All Women Bodies Weren’t Created Equal

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Image via Brandy Melville

Brandy Melville & their ONE SIZE concept are having negative effects towards women self-esteem…

I fell in love with the ONE SIZE concept after acquiring a few Brandy Melville pieces (Love at first sight). Shopping seems easier when there is only one size as an option. I later realized the ONE SIZE FITS ALL concept wasn’t the greatest of ideas. This was personal experience for me when I gained my Freshman 15 & had to donate my beloved $$$ Brandy’s… Brandy’sONE SIZE seem to be fitting for girls who wear a size Small/Medium (which they claim on their website now) which is not the average size of MOST women. I still LOVE all of Brandy’s clothing I’m just very hesitant to purchase before trying them on…

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Image via Anum Rubec via Summer x Skin (click image to direct to her blog)

Brandy Melville did change their fit to ONE SIZE FITS MOST & also advising on their website that their clothing fits a small/medium which helps A LOT!! Still and always a Brandy fan, but just wanted to share this article I found very interesting. In conclusion, the ONE SIZE concept if not done “right” can denote negative indication on women’s self-esteem & body dissatisfaction.

Image via Brandy Melville
Image via Brandy Melville

I came across a greatly executed article about how “One Size Fits All” Actually Looks on All Body Types.  (by Candace Lowry)

This article is both visually amusing & daring, as they had 5 women try on different “ONE SIZE FITS MOST” pieces to see how well they would fit on their different body types. I really applaud these beautiful ladies for being a part of this article and making it a fun to read. Hopefully you all enjoy this article as much as I did! (viewed by + 7 millions)

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Image by Macey J. Foronda via Buzzfeed

A few memorable quotes from the ladies:

Allison: “There’s clearly no such thing as one size fits all! Everyone has a different shape, and clothing stores should embrace that instead of making people feel shitty for not being able to fit what they deem to be a universal size. ‘One size fits all’ sends a message that if you don’t fit into the clothing, whether it’s too big or too small, you’re not ‘normal,’ and leads to all sorts of body dissatisfaction.”

Lara: “It made me sad to realize that I felt better about myself when I actually could fit into these clothes. That’s not how I should feel about clothing. When I couldn’t fit, I felt sad. But why? No one body is the same, and that’s how it should be. We’re all different, so the idea of ‘one size’ for all of us is just absurd. DIFFERENT BODIES, UNITE!”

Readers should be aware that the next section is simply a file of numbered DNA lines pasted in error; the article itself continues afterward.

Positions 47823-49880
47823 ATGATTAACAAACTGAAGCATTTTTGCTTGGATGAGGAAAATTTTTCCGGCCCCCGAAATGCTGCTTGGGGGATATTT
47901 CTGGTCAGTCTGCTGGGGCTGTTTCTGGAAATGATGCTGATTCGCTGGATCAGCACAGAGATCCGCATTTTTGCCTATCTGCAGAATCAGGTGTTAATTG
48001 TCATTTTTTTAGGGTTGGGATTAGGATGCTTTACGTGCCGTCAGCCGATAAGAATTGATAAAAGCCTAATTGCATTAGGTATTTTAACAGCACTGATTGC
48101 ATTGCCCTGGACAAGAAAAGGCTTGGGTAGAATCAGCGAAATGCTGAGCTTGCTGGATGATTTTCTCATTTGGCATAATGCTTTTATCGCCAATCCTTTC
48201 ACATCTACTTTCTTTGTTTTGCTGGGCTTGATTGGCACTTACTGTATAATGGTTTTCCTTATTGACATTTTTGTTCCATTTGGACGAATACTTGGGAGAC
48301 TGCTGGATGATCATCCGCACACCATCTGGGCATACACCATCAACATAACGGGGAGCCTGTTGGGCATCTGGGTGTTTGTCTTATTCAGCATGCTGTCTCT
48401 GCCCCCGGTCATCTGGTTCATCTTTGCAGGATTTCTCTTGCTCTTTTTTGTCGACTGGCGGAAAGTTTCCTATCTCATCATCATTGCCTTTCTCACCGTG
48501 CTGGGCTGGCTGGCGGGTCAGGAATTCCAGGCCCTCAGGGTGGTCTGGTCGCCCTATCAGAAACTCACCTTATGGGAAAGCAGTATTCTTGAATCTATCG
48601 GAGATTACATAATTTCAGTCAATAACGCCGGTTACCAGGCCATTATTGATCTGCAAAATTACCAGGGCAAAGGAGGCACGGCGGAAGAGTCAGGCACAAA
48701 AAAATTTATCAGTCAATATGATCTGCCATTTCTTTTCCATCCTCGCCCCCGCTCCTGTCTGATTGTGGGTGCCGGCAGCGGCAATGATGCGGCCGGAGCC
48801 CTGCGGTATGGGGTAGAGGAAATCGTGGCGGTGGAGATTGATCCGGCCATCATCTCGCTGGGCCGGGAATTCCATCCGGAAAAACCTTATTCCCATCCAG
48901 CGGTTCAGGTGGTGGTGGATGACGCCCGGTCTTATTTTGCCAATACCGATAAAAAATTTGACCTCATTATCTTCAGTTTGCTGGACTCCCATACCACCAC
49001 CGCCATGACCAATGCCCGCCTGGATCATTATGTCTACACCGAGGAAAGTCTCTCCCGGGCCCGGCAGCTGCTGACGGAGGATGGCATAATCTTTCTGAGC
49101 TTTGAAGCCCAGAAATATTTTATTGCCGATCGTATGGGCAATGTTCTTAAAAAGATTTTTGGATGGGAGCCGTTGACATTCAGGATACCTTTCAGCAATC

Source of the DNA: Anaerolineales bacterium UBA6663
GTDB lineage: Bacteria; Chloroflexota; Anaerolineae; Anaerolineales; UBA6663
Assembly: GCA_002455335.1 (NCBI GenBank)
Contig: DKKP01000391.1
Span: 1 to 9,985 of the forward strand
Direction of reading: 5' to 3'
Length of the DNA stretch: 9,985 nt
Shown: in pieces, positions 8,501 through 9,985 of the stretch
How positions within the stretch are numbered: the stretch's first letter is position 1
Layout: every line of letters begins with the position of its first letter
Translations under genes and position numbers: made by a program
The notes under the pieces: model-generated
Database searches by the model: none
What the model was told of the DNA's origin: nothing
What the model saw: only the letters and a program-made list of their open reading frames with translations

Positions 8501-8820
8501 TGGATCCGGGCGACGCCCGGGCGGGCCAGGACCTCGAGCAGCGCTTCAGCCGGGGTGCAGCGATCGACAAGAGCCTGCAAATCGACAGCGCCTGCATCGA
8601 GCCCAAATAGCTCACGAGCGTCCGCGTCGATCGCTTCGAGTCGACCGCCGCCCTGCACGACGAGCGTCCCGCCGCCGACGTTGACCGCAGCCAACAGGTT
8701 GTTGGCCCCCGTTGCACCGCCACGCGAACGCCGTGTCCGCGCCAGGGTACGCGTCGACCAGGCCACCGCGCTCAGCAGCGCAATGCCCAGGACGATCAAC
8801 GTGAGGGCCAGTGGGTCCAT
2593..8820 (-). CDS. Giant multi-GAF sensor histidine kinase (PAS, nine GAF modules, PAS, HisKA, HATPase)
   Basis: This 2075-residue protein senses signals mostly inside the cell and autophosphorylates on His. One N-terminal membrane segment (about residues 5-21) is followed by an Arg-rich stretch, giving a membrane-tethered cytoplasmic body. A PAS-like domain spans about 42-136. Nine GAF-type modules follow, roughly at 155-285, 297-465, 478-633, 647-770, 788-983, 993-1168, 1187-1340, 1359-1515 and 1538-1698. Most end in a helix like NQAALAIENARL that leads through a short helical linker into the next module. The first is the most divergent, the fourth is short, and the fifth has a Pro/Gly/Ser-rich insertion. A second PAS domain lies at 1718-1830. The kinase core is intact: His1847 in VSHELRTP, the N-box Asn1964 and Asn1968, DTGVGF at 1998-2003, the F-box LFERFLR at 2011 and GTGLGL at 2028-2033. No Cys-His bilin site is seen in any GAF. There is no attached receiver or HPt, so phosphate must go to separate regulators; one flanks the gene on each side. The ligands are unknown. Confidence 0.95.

Candace: “It’s really hard to not be able to fit into clothes that should fit everyone, especially when I’m not even considered ‘plus-size.’ It’s difficult to label clothes as one size fits all when all women are not created equal, physically. Instead of trying to fit into what someone considers the perfect size, I would rather celebrate my unique size and wear clothes that fit me beautifully rather than approximately right. Trying on some of these clothes unexpectedly made me upset and shameful of my body, which shouldn’t ever happen.”

Sheridan: “I get that the makers of ‘one size fits all’ probably see the average girl as a certain size and a certain height. But the problem is that there is really no such thing as the average girl. You could be the same height as someone but a different size, a different weight, a different body type, and more. I’ve never been one to get upset about sizing and the controversy behind it, but shit like this makes me angry. Am I not allowed to be part of the ‘all’?”

Kristin: “As weird as some of the design choices were on some of the garments — why did that super-flowy tee have such tight sleeves, again? — I was amazed at how well some of the stuff fit me. Still, I don’t think these clothes are so much ‘one size fits all’ as much as they are ‘one size fits a mystery size, to be revealed when you actually try it on.’ That said, that purple diaper was weird, and no one should wear it.”




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